7 Fun Facts About Mini Australian Shepherd
The Miniature Australian Shepherd is a relatively new recognized member of the AKC breed registry, and it is certainly a breed with loads of advantages and appeals. However, they are registered by a different name, although it is the same breed.
The lovely Mini Australian Shepherd is a compact breed with strong herding instincts, making them great workers and easily managed at home due to their smaller size. This is a breed that has become very popular since its beginnings, and we bring you a list of seven fun facts you might not have known about these dogs.
1. Name confusion
The “standard” Australian Shepherd has a misleading name, and in fact, they have ancestors from Australia, but the breed was fully formed in the American Mid-West. Keeping with that tradition, the Miniature Australian Shepherd is not the name that the breed was registered by; the actual name is the Miniature American Shepherd.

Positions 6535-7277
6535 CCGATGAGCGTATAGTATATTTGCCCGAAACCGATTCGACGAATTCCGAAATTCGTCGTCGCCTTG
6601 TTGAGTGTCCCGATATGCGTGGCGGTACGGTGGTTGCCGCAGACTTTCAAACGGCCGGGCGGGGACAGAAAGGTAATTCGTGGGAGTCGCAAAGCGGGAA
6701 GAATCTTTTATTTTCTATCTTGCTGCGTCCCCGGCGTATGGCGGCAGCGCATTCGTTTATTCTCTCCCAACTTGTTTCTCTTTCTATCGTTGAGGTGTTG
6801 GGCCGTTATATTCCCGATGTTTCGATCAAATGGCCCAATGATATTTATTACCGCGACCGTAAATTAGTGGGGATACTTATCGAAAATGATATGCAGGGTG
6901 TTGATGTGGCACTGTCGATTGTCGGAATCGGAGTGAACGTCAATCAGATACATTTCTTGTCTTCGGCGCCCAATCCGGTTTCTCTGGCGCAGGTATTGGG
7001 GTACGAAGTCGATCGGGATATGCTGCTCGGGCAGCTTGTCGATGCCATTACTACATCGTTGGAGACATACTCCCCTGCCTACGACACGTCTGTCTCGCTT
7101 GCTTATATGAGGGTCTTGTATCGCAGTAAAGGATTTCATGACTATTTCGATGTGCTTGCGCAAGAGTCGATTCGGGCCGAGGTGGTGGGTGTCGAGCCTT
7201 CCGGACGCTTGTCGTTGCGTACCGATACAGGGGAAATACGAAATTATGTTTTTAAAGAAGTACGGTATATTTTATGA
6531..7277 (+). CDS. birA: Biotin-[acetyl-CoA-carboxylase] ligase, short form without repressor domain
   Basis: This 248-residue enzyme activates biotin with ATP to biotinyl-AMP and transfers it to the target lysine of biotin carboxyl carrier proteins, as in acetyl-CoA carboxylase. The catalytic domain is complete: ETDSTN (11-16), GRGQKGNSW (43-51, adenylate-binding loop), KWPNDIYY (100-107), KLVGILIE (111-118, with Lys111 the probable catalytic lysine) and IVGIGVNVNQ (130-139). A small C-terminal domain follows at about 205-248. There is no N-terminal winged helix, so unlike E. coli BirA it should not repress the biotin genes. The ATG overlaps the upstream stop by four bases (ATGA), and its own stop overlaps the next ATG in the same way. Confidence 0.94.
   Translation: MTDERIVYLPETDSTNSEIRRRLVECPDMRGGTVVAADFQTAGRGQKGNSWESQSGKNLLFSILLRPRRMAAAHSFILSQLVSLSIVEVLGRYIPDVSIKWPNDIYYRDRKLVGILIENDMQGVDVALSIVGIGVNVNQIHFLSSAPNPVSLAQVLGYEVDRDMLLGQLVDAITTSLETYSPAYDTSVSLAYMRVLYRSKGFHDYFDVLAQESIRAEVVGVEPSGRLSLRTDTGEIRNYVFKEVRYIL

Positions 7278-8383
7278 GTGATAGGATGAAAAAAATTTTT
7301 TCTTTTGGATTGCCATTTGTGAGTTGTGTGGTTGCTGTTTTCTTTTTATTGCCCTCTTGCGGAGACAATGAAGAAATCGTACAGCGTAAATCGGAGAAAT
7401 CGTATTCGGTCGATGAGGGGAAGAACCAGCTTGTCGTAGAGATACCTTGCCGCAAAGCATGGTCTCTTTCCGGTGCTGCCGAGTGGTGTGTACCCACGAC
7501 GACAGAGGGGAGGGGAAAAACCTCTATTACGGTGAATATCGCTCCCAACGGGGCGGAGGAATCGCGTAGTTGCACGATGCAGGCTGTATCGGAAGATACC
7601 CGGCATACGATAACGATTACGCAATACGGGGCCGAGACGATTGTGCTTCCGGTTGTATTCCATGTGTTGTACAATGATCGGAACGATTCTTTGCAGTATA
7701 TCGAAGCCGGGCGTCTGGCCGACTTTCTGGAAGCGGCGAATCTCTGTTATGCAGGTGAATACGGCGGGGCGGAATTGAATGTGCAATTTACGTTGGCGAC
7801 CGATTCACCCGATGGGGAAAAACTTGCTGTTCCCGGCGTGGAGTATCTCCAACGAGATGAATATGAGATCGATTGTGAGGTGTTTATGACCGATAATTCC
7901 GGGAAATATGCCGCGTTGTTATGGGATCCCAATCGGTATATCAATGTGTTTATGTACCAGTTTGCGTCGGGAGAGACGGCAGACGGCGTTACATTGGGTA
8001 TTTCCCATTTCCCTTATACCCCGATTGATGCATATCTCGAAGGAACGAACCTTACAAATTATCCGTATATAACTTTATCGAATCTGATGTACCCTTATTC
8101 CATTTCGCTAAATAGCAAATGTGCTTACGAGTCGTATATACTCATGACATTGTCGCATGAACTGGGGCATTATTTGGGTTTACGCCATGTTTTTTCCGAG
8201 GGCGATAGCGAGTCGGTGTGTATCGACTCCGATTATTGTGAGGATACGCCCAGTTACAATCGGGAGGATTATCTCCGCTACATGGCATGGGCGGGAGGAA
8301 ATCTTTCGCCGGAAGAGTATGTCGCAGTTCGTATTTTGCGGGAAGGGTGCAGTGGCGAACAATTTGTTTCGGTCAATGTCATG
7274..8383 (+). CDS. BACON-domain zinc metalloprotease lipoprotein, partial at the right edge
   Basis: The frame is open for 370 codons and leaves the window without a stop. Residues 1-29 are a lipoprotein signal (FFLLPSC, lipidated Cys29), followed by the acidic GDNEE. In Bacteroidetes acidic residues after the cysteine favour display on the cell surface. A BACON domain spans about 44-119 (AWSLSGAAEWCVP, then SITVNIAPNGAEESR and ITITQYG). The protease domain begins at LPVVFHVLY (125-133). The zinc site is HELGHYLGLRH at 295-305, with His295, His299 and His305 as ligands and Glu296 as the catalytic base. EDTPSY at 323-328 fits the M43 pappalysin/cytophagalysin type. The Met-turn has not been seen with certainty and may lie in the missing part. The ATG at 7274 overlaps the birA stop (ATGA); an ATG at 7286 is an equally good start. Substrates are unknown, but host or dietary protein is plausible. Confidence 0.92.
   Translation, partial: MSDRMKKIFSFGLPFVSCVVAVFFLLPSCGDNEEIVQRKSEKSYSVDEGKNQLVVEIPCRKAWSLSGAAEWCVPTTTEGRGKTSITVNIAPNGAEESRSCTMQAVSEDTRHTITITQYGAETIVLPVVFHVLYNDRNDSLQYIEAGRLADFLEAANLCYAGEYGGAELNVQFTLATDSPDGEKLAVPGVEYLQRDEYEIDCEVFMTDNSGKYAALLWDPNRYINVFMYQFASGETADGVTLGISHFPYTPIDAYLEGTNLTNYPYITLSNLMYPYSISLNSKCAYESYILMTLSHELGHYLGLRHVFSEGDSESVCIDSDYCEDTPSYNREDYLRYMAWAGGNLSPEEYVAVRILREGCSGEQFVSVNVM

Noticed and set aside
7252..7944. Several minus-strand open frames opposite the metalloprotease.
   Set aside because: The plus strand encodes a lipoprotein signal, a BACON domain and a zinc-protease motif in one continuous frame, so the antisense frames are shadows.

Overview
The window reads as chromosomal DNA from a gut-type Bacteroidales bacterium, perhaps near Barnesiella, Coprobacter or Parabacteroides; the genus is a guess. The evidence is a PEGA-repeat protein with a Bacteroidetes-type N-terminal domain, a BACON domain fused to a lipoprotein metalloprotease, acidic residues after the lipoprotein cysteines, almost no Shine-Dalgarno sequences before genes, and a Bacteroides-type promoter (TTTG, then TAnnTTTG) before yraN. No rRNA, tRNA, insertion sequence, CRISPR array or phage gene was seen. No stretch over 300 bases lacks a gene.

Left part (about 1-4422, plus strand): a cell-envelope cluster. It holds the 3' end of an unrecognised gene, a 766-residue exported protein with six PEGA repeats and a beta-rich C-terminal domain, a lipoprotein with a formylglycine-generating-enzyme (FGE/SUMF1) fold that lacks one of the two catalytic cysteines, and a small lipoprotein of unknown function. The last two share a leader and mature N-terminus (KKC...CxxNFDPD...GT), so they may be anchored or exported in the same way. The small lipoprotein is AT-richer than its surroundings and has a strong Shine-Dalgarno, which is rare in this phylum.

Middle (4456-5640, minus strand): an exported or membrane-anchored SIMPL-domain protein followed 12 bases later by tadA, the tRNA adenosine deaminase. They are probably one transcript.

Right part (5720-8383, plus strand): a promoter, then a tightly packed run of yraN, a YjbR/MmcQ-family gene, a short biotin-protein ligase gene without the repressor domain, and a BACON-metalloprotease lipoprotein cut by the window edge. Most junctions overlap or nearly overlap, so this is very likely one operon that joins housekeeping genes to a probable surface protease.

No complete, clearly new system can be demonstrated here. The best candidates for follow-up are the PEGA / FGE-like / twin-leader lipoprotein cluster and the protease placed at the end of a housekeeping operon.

It can sound rather confusing but look at it like this; regular Aussie Shepherds are an American breed, and the Miniature version has a name that confirms that. The AKC recognized this breed in 2015, and their rising popularity started to rise even faster. The Mini Aussie Shepherd kept the characteristics of their “bigger” brother but packed them in a smaller package.
The Miniature Australian Shepherd is a breed developed in the 1960s in California by a few Australian Shepherd lovers who wanted a smaller dog with the same characteristics. Their creators encountered small Australian Shepherds working the US rodeo circuit and were so impressed by their working ability and demeanor that they wanted to start breeding the smallest Aussie Shepherds they could find.